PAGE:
Indonesia freeze transfer of migrant workers to Malaysia

indonesia freeze transfer of migrant workers to malaysiapsd

indonesia freeze transfer of migrant workers to malaysiapsd

Indonesia Indonesia – Due to what it believes was a violation of a Memorandum of Understanding (MoU) struck between the two countries on the entry of domestic workers from the republic, Indonesia has once again placed a ban on its citizens entering Malaysia.

However, people with valid work visas may leave Malaysia and return to Indonesia, according to Hermano, the ambassador of Indonesia to Malaysia. He claimed that a formal letter written yesterday informed Human Resources Minister Datuk Seri M. Saravanan of the decision and its justifications.

He said in a statement to the New Straits Times, “The minister has been advised of our intentions to reinstate a temporary moratorium on the recruitment of Indonesian workers in all sectors in Malaysia effective immediately.”

Indonesia put its employees on hold in December while the relevant MoU was being signed. When the MoU was signed by both countries on April 1 in reference to the employment and protection conditions for Indonesian domestic workers, the freeze was lifted.

Hermano claimed that the situation had been communicated to all Indonesian employment agencies. He stated that the Immigration Department’s ongoing use of the Maid Online System (MOS) in the recruitment of their employees constituted a violation of the MoU regarding the MoU breach by Malaysia.

He claimed that in order to preserve the welfare of domestic employees, the agreement mandated that hiring procedures follow the One Channel System.

He asserted that Indonesia had proof that the MOS system, which the republic and activists had rejected because it was said to offer inadequate worker protection, was still in use. Hermano reported that since the MoU was signed on April 1, the republic has only received 16 applications for domestic employees.

Meanwhile, he said that between 1,000 and 1,500 Indonesian labourers had arrived for various industries. He indicated that in addition to the 15,000 to 20,000 applications that had already been received, all new applications submitted starting today would be held on hold.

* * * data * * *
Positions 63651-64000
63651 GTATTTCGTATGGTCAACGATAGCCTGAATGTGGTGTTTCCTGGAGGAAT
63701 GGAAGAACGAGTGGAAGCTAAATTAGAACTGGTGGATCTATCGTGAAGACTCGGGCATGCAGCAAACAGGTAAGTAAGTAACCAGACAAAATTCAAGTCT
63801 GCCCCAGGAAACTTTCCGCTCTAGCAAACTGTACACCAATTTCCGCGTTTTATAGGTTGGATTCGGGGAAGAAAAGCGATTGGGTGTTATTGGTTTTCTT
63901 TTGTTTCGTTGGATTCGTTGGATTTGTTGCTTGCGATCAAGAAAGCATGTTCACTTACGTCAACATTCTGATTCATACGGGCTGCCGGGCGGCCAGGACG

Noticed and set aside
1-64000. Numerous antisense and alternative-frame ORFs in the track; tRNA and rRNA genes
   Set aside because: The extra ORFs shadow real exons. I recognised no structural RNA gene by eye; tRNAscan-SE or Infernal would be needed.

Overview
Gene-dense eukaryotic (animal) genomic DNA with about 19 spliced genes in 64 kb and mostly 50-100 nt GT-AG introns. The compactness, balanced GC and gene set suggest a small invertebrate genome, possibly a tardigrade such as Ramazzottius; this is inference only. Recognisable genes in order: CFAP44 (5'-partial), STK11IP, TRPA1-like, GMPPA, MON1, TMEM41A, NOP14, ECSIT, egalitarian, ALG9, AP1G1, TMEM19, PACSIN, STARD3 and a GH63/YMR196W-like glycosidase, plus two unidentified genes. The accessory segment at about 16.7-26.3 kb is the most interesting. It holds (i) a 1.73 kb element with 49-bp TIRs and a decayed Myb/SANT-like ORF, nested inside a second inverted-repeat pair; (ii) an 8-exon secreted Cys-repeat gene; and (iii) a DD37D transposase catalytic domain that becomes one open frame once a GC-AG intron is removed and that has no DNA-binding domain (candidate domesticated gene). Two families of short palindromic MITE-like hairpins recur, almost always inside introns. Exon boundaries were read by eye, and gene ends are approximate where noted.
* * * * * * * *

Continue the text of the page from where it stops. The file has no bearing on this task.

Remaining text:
He claimed that in order to protect workers’ rights, the One Channel System gave the government information on the whereabouts of employees, the identities of their employers, and the details of their contracts.

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Hermano claimed that the system only worked with government-registered agents from both nations and connected the hiring procedure between the two so that everyone was responsible.

He claimed that the Immigration Department could only provide an employment visa once the embassy approved the employment contract, which was a vital aspect of the recruitment and placement flow in the One Channel System.

However, he stated that anyone, even “illegal” agents, could bring Indonesian labourers into the country using a tourist visa thanks to the MOS system of the Immigration Department.

If the worker’s tourist visa was changed to an employment visa or even if she had a contract at the time the application was completed, it is impossible to determine whether she was underage.

According to Hermano, the MOS permitted Indonesian women to “disappear” into Malaysian houses, with some of them never being seen or heard from again.

He further asserted that numerous people were subjected to forced labour techniques and held against their will.

Hermano expressed his doubt that Malaysian businesses would take the chance of an increase in trafficking as a result of the labour shortage.

Indonesia will not hesitate to file complaints against such companies because Malaysia is a significant player in the global supply chain. Companies that hire undocumented migrant workers risk losing out on deals with customers or having their goods seized at ports of entry in nations like the United States.

Hermano expressed his disappointment that the MoU was violated in just a few months after so much work.

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